The Strategic Framework sets out the restrictions on travel within each of the five protection levels, with restrictions on non-essential travel in certain circumstances. More information about travel restrictions across Scotland can be found in Coronavirus (COVID-19): guidance on travel and transport
Across all five protection levels there is an exemption for essential travel for the purposes of work or for essential services including social care. The exceptions can be found in the Coronavirus (COVID-19): guidance on travel and transport. Family contact for looked after children which is considered essential by local decision makers can therefore be considered an exception for the purposes of travel in and out of level 3 and 4 areas.
International quarantine regulations will also apply across all five protection levels. These restrictions may apply for people travelling into Scotland. This includes travel to attend a court ordered contact session. Guidance on restrictions relating to international travel can be found at Coronavirus (COVID-19): international travel and quarantine.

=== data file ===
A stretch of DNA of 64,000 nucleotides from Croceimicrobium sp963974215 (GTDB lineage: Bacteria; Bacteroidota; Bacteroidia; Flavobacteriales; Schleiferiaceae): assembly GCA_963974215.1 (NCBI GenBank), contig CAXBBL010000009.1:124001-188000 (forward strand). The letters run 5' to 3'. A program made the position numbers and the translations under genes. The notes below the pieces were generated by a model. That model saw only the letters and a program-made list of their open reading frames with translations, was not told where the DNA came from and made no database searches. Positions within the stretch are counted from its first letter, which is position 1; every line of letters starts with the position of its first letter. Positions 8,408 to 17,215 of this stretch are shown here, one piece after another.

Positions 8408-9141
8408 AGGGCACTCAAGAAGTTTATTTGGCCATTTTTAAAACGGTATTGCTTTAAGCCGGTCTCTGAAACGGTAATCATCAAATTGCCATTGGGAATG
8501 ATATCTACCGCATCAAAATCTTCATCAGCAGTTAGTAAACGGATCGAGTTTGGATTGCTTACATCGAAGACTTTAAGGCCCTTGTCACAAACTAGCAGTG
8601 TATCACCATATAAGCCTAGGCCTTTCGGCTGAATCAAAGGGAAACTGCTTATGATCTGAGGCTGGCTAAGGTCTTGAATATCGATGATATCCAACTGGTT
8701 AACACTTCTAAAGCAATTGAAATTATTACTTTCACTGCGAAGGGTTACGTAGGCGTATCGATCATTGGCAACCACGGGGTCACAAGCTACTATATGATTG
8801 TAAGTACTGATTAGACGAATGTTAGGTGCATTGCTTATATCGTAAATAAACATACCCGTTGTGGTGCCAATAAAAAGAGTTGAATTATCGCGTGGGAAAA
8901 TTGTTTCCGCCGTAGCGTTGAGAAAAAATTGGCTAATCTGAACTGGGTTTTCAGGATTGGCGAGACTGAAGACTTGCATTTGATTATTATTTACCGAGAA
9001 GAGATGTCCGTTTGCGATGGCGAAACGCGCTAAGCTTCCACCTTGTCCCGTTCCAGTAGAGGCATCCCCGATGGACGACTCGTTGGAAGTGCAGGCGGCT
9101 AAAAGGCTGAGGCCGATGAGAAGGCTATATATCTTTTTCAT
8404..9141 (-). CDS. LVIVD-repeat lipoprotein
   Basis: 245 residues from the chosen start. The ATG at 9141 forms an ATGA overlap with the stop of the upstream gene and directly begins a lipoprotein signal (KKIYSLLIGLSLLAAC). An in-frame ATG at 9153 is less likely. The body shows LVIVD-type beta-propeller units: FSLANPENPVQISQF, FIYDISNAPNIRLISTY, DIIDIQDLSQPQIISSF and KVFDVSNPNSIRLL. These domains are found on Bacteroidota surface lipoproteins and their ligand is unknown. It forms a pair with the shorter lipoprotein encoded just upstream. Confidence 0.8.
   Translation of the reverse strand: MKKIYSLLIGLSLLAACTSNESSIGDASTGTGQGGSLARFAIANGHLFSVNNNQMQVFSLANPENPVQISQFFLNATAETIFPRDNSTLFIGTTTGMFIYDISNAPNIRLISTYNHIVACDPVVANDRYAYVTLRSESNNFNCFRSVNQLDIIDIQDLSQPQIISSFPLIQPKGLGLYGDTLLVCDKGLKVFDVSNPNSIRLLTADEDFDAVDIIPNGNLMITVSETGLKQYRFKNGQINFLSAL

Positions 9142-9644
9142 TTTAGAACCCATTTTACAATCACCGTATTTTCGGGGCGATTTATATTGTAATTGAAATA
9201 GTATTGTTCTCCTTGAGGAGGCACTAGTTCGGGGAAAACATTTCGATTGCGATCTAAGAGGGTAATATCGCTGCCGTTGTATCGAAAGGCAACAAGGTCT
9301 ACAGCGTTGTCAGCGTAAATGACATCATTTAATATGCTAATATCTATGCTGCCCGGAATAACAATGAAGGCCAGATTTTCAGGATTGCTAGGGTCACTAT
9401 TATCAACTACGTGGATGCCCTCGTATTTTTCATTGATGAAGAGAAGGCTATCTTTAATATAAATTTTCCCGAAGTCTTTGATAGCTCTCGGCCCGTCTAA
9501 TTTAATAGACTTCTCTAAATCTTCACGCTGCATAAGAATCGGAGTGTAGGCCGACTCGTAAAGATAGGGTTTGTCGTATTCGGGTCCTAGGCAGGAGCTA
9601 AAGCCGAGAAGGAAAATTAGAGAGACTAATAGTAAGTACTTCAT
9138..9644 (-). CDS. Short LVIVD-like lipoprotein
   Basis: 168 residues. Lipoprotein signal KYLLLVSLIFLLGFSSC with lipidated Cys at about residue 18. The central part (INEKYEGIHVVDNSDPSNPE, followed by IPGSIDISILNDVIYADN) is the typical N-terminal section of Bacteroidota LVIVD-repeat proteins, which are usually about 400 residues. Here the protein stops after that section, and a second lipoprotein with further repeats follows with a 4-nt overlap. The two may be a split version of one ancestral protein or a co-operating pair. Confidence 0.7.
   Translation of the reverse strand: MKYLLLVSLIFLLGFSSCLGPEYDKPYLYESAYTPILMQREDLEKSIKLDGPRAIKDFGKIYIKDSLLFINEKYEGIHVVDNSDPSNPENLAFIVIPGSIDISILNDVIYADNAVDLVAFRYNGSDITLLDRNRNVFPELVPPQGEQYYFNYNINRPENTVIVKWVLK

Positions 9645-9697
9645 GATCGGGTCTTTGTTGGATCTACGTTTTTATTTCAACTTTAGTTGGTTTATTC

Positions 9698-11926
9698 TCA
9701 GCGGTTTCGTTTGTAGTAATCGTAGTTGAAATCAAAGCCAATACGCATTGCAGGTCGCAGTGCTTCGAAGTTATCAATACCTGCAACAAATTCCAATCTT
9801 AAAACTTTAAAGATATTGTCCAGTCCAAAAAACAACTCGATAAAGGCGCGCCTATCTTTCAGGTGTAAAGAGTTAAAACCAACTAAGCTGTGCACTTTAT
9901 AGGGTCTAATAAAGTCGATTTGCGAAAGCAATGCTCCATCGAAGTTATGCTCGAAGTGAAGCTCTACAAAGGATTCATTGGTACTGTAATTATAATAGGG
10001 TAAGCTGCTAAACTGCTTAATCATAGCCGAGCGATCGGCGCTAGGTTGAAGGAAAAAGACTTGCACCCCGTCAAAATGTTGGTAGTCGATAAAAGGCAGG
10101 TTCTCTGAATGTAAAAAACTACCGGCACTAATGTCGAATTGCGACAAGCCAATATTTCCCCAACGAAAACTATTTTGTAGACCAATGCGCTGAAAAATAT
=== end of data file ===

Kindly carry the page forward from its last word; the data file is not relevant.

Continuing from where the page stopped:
Coronavirus (COVID-19): public use of face coverings provides information about the mandatory use of face coverings on public transport, shops and within certain public buildings. Social workers should encourage staff, volunteers and users to plan their journey to and from contact and to follow physical distancing throughout the journey. Advice on how and when to travel within Scotland and guidance on public and private transport such as car sharing is available from Transport Scotland.
Face to face contact may be permitted as a result of the exemptions outlined earlier in this guidance in order to facilitate the maintenance of meaningful relationships for children, young people and their families where this is considered essential for their wellbeing. Decisions should, however, be made in individual circumstances and in accordance with the documents in Coronavirus (COVID-19): safe and ethical social work practice and SWS Contact Framework, which highlight the importance of assessing, balancing and managing risks and needs. At times phases of virtual communication rather than direct contact may be essential for health reasons. A collaborative approach to planning and reviewing arrangements with family members, children, young people, carers and professionals will help all those involved in supporting the maintenance of important relationships, to understand and comply with decisions.